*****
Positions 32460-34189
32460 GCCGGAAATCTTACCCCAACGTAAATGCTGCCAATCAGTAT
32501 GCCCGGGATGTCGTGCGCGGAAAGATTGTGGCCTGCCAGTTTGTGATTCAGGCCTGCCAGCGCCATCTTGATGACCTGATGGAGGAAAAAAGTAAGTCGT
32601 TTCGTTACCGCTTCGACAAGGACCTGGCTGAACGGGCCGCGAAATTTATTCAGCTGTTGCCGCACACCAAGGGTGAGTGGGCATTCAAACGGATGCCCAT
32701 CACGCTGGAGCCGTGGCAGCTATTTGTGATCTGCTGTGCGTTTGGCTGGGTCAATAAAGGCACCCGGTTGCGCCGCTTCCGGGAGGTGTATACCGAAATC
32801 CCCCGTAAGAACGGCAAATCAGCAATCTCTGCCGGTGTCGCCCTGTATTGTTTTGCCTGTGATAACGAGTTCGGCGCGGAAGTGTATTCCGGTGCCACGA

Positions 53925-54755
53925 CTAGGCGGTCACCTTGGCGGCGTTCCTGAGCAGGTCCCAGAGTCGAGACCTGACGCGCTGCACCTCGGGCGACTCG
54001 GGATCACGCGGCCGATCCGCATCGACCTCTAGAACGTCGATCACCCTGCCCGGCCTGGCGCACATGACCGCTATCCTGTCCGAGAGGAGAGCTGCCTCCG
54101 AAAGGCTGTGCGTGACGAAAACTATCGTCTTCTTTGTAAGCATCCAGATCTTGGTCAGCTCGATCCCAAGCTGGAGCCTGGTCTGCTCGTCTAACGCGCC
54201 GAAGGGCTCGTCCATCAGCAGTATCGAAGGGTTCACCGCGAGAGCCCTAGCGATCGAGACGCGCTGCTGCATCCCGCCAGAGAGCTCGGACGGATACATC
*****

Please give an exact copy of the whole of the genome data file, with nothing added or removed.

Positions 32460-34189
32460 GCCGGAAATCTTACCCCAACGTAAATGCTGCCAATCAGTAT
32501 GCCCGGGATGTCGTGCGCGGAAAGATTGTGGCCTGCCAGTTTGTGATTCAGGCCTGCCAGCGCCATCTTGATGACCTGATGGAGGAAAAAAGTAAGTCGT
32601 TTCGTTACCGCTTCGACAAGGACCTGGCTGAACGGGCCGCGAAATTTATTCAGCTGTTGCCGCACACCAAGGGTGAGTGGGCATTCAAACGGATGCCCAT
32701 CACGCTGGAGCCGTGGCAGCTATTTGTGATCTGCTGTGCGTTTGGCTGGGTCAATAAAGGCACCCGGTTGCGCCGCTTCCGGGAGGTGTATACCGAAATC
32801 CCCCGTAAGAACGGCAAATCAGCAATCTCTGCCGGTGTCGCCCTGTATTGTTTTGCCTGTGATAACGAGTTCGGCGCGGAAGTGTATTCCGGTGCCACGA

Positions 53925-54755
53925 CTAGGCGGTCACCTTGGCGGCGTTCCTGAGCAGGTCCCAGAGTCGAGACCTGACGCGCTGCACCTCGGGCGACTCG
54001 GGATCACGCGGCCGATCCGCATCGACCTCTAGAACGTCGATCACCCTGCCCGGCCTGGCGCACATGACCGCTATCCTGTCCGAGAGGAGAGCTGCCTCCG
54101 AAAGGCTGTGCGTGACGAAAACTATCGTCTTCTTTGTAAGCATCCAGATCTTGGTCAGCTCGATCCCAAGCTGGAGCCTGGTCTGCTCGTCTAACGCGCC
54201 GAAGGGCTCGTCCATCAGCAGTATCGAAGGGTTCACCGCGAGAGCCCTAGCGATCGAGACGCGCTGCTGCATCCCGCCAGAGAGCTCGGACGGATACATC